# Healing Theory, Part 10: Single-Target Rotations

All posts in this series can be found here.

As promised at the end of my last post on Warlords heals, the next step would be to analyze more complex rotations involving multiple spells. This post will go into single-target healing rotations for each class, building on the overview of individual spells I did previously. Single-target rotations are only one slice of the healing picture, but one of the more readily quantifiable ones, making them a good place to start. Also, the need to directly heal tanks is expected to be a much bigger part of Warlords than it was in Mists.

# On Modeling Healing Rotations

One difficulty in expressing numerical results of combined healing spells, especially cross-class, is that healers don’t use “rotations” in the same way DPS do. They’re constantly reacting to the demands of the encounter and modulating output based on that. A model of a pure max-output rotation akin to DPS is slightly informative, but rather limited because that’s an unusual mode of casting. Since you spend nearly all your time somewhere in the middle of the sliding scale of mana usage vs. healing output, it’s hard to nail down exactly what numbers to measure or model. We can choose cases to model that are informative, but it takes more thought to motivate the decision of what those are. The assumptions also have to be made clear so people understand what the numbers represent.

The usual way I approach this is anticipated by earlier posts in this series, and should also be familiar to anyone who used my TreeCalcs sheet in Wrath/Cata/Mists (for this post, I actually put the heal chart from the prior post into the WrathCalcs/TreeCalcs shell). I assume a certain subset of spells are used whenever possible: on cooldown, whenever a HoT expires, or whenever procs/resources allow. All available cast time that’s left over is for “filler” or no-cooldown/spammable spells. In the case of the single-target model, the filler time is divided between a) the cheap direct heal, b) the expensive direct heal, and c) casting nothing. This flexibility in how to allocate the filler time is needed for two important purposes:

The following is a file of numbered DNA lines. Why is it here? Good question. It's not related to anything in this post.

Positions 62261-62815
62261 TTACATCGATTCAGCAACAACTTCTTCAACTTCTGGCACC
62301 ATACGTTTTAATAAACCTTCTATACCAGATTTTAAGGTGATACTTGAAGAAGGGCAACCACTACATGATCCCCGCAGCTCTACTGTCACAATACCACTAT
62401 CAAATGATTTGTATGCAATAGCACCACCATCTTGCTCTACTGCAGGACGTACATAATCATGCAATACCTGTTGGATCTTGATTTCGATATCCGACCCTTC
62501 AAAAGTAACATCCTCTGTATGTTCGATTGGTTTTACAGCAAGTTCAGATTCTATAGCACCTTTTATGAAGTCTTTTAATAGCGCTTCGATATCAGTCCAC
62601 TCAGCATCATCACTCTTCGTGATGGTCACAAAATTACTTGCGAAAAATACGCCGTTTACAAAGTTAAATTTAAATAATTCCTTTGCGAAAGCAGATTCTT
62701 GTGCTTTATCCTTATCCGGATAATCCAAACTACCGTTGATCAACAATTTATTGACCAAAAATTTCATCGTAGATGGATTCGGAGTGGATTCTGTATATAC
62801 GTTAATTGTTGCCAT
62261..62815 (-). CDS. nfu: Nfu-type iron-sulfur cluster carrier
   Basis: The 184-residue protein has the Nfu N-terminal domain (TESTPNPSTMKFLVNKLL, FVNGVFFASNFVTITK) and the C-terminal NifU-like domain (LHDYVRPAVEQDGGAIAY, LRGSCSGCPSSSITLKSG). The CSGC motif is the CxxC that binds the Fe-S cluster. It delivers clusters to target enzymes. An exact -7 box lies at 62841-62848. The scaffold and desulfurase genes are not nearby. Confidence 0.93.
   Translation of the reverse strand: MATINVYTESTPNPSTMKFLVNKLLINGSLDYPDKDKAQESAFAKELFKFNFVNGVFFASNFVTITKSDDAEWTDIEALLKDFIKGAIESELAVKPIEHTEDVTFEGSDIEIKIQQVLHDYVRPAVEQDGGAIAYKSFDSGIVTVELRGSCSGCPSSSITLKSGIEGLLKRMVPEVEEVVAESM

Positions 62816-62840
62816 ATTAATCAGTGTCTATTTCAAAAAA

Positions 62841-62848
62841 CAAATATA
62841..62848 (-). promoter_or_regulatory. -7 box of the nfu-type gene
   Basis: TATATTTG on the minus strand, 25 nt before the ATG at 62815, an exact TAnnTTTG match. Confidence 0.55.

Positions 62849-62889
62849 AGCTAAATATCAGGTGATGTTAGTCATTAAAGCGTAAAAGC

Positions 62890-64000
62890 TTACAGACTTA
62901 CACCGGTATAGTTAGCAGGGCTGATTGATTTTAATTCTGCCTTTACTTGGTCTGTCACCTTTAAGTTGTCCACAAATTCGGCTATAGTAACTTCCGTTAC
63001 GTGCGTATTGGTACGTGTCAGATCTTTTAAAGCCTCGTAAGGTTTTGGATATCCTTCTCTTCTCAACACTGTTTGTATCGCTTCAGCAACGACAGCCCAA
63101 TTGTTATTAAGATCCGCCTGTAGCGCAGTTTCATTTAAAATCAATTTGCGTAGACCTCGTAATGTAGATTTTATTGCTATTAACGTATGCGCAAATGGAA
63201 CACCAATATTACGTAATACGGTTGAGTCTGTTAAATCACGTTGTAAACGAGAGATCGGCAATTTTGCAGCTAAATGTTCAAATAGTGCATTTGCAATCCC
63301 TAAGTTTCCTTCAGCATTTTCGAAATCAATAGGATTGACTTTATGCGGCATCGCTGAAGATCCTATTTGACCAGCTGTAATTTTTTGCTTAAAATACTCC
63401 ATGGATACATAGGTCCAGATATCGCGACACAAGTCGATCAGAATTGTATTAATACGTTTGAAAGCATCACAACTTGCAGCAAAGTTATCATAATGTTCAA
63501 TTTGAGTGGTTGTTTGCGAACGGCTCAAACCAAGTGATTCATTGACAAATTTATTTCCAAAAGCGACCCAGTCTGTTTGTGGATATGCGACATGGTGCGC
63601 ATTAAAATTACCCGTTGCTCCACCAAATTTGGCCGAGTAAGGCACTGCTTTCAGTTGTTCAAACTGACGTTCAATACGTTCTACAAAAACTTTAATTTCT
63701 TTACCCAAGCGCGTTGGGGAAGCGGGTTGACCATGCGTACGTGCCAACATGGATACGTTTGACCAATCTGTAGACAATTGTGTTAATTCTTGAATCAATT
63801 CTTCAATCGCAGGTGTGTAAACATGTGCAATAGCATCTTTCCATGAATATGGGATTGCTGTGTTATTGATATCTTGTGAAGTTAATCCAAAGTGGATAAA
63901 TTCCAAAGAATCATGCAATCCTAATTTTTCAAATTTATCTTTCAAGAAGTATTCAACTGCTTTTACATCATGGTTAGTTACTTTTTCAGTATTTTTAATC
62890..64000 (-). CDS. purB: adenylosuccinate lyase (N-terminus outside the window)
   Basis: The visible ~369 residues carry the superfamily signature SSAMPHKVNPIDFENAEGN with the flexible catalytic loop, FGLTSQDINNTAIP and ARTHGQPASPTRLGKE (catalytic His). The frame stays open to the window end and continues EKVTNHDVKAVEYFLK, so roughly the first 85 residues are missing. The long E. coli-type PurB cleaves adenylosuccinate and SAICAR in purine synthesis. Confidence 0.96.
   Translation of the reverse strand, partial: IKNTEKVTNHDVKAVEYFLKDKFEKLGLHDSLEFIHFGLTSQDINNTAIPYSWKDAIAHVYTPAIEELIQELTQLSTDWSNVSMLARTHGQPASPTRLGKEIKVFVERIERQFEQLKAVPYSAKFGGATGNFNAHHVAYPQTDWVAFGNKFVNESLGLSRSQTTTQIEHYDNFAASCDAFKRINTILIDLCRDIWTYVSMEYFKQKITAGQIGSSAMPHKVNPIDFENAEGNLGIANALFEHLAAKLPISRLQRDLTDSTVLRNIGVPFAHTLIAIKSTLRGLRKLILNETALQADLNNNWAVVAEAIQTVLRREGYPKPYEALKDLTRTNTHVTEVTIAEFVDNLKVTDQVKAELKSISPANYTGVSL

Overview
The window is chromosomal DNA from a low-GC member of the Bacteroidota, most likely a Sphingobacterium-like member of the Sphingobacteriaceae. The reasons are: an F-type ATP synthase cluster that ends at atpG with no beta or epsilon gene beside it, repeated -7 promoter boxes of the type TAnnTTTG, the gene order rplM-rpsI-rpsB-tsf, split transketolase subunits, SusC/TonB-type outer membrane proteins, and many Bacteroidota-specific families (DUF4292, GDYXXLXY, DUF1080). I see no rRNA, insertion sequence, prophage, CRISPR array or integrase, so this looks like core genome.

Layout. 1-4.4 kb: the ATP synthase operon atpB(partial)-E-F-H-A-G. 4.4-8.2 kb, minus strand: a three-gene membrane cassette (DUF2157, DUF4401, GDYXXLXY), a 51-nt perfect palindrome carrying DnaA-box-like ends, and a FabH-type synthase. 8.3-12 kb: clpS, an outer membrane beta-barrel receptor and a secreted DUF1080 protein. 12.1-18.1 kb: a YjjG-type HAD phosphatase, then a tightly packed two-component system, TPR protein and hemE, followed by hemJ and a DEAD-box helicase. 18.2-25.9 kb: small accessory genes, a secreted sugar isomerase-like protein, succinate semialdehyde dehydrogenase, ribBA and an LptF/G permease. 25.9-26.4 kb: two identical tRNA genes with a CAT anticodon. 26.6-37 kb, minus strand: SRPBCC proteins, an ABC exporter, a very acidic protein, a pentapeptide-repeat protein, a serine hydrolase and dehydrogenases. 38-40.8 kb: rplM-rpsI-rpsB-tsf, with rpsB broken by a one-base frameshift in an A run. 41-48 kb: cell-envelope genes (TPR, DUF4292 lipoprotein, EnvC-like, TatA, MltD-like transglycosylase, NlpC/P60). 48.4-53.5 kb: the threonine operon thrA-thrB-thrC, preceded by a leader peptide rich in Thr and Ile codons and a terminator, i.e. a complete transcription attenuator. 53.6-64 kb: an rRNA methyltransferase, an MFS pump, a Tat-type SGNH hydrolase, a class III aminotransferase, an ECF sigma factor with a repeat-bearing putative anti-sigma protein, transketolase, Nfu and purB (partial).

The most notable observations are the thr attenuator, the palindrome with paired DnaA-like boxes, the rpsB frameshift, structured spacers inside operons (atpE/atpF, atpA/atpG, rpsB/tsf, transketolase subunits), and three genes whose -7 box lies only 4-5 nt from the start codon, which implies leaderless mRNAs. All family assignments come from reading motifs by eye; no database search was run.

• One class filling all time with its cheap heal (for example) may not be parallel to another class filling with its cheap heal. The first class might do less healing but also use less mana in that comparison, but then equal the other class in both healing and mana consumption if it mixed in the expensive heal some. Every class has a different mana vs. healing profile, and being able to adjust spell usage allows more sensible comparisons.
• It provides a basis for evaluating mana. As discussed extensively in the post on mana, mana usage affects your use of non-cooldown heals much more than it affects your use of cooldown-bearing heals. In a more concrete framework like a rotation model, you can evaluate exactly what mana lets you do by varying the spell usage correspondingly. The conceptual chart in the final section of that post, describing healing done as a function of mana, will be revisited in this post.

This is of course idealized, as is unavoidable when theorycrafting healing, but it’s useful in a lot of ways. In particular, while in various low-healing situations you might use spells more in isolation and not nonstop like in a rotation model, we already have HPCT and HPM info on individual spells. Those can be looked up anytime on the spell chart form the last post. Models of rotations let us find out more about what happens when cooldowns and cast time become a limiting factor in how much healing you can do.

I’ve not yet modeled every talent and glyph combination for every class, but I’ve tried to include the ones that were especially relevant to the current analysis.

# Theorycraft 101: The Statistics of WoW Spells

I’ve been doing a lot of in-game testing of spells lately, as a part of making spreadsheets and other projects. In particular, with the new beta, I’m more inclined to vet the info for any spell I look at by measuring in-game, rather than simply putting the coefficient from wod.wowhead into a spreadsheet, because:

• The designers are changing spells a lot, and tooltips are out of date much more often than on live.
• The passives, talents, and Draenor Perks aren’t all familiar, and you have make sure you know what all needs to be multiplied in between the coefficient in the data and the final damage amount.
• There are frequent bugs on beta, and actually testing means you can help catch/report them.

There are a lot of various techniques and tricks you get used to for doing this stuff quickly, but I wanted to dash off a quick post on one that both saves work and is mathematically interesting.  It looks like Theck is starting a series on general concepts of theorycrafting, and while I don’t expect to do anything that elaborate, I do want to write down ideas that are familiar to me but might be helpful to people who are just getting into it.